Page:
Coral bleaching from a nutrient perspective is understudied: a bibliometric survey

How coral–Symbiodiniaceae mutualistic symbiosis is established, maintained, and disrupted is arguably the most fundamental and central area of coral research. The breakdown of this symbiosis, and consequent coral bleaching, have been frequently attributed to thermal stress, although microbial attack and pollution have also been blamed. Despite the perceived intense and broad research, it is unclear whether all the potential causes have been given adequate attention and whether some important areas have been overlooked. This work aims to comprehensively review the literature on coral and Symbiodiniaceae research and provide a portrait of the current coral research landscape, hence identifying areas that require more research effort. Data of publication output were extracted from the Web of Science (WoS) from 1986 to 2022 by using the keywords “coral” and “Symbiodiniaceae.” A total of 43,089 and 3,191 papers in the coral and Symbiodiniaceae were identified, mostly published after 2002. The journal Coral Reefs was ranked first regarding the total number of publications on coral or Symbiodiniaceae. The USA, Australia, and China were the top three countries in the number of publications. The network co-occurrence analysis of all keywords in coral and Symbiodiniaceae using VOSviewer showed that biodiversity, climate change, nutrient, and survival were the central research areas in coral and Symbiodiniaceae. Among them, climate change was the most invested research field, as revealed by the high proportion of published literature, while nutrient was the most understudied area. Thematic evolution analysis revealed that nutrient enrichment combined with elevated temperature was an emerging research field about coral and Symbiodiniaceae. Besides, nitrogen is currently the most studied nutrient. The findings from this study shed light on the trends of coral and Symbiodiniaceae research in the past 36 years, current research hotspots in the field, and areas that need more research investment going forward.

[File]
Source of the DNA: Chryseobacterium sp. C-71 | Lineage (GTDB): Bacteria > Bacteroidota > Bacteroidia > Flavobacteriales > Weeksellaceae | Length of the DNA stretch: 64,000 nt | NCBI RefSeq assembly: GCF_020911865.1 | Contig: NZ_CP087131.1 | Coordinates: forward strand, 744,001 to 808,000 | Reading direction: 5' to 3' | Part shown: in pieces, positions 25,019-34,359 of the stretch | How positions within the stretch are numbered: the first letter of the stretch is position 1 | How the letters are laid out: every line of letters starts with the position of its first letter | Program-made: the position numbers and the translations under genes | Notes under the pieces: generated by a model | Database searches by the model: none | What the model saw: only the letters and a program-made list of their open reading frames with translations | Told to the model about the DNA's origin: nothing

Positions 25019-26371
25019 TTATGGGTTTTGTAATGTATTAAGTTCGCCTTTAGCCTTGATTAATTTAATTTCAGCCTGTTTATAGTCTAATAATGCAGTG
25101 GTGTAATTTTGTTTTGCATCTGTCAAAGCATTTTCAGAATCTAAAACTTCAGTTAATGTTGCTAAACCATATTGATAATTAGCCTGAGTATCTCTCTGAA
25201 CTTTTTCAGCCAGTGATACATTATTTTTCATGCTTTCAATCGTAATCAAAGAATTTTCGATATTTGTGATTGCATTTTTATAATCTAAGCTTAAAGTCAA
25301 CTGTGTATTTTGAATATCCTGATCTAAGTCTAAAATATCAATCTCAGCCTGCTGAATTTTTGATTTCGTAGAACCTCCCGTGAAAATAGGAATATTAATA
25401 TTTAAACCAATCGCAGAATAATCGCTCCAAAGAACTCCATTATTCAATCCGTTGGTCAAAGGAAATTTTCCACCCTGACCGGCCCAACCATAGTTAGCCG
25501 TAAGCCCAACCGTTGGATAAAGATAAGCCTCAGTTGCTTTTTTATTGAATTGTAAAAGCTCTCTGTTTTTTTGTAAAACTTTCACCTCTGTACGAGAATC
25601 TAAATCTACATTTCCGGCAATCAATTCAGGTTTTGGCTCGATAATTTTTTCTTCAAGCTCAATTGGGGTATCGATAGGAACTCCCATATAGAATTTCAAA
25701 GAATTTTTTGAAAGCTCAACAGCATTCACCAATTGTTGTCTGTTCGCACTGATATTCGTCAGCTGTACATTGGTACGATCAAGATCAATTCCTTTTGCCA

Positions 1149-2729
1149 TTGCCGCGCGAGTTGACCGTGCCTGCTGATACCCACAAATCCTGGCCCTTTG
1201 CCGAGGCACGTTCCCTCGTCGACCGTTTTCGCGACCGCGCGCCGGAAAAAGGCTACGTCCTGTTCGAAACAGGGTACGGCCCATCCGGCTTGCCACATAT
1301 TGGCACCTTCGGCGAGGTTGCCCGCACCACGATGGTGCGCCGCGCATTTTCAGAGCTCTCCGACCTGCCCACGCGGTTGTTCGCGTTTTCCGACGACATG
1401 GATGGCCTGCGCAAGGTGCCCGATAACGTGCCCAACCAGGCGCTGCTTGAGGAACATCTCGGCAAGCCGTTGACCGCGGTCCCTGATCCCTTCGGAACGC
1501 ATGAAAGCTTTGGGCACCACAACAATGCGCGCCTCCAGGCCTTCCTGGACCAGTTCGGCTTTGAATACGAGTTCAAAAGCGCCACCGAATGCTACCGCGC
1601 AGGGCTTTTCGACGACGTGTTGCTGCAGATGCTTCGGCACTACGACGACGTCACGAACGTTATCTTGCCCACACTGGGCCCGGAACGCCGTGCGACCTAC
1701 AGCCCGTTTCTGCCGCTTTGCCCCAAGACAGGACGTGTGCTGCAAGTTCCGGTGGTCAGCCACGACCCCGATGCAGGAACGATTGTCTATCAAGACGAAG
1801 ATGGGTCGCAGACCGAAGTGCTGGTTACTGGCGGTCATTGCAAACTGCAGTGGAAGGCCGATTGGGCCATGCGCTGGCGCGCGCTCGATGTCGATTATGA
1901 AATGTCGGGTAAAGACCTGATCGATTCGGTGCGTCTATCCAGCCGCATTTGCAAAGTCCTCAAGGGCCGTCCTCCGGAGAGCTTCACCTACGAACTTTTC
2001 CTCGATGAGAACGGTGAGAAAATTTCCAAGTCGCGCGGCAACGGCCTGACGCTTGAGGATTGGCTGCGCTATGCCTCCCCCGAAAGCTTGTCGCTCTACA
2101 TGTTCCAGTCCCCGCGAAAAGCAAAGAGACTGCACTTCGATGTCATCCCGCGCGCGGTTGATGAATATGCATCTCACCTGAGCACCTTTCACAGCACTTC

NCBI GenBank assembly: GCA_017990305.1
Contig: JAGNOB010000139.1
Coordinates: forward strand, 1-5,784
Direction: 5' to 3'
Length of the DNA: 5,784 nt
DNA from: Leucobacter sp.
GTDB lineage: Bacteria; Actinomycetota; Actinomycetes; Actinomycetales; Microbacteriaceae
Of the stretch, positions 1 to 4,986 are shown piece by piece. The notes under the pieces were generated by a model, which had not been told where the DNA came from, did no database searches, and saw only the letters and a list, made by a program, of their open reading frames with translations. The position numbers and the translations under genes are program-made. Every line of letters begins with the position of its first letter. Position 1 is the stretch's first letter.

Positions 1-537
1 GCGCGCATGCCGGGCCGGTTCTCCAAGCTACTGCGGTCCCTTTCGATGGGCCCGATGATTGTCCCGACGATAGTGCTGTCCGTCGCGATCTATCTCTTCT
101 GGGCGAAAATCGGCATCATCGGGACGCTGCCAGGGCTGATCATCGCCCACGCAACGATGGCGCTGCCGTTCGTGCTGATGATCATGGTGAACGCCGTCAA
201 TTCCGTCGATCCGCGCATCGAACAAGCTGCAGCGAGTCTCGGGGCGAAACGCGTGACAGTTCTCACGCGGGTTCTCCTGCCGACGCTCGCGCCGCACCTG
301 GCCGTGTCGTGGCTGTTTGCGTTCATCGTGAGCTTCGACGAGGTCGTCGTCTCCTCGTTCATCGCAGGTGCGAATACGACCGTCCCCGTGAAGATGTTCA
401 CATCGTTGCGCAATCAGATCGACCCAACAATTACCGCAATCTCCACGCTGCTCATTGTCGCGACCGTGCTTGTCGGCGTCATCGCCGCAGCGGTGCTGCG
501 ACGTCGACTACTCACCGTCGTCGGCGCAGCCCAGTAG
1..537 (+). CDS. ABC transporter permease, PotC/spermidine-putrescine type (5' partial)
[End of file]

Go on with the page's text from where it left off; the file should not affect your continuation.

Li T., Huang J., Du H., Liu X., Zhong C. & Lin S., 2022. Coral bleaching from a nutrient perspective is understudied: a bibliometric survey. Frontiers in Marine Science 9: 926783. doi: 10.3389/fmars.2022.926783. Article.

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